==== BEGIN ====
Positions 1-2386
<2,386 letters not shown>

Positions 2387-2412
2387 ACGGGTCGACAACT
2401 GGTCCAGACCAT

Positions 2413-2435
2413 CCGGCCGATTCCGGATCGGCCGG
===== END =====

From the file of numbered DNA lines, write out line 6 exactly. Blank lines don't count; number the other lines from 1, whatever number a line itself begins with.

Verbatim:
Positions 2413-2435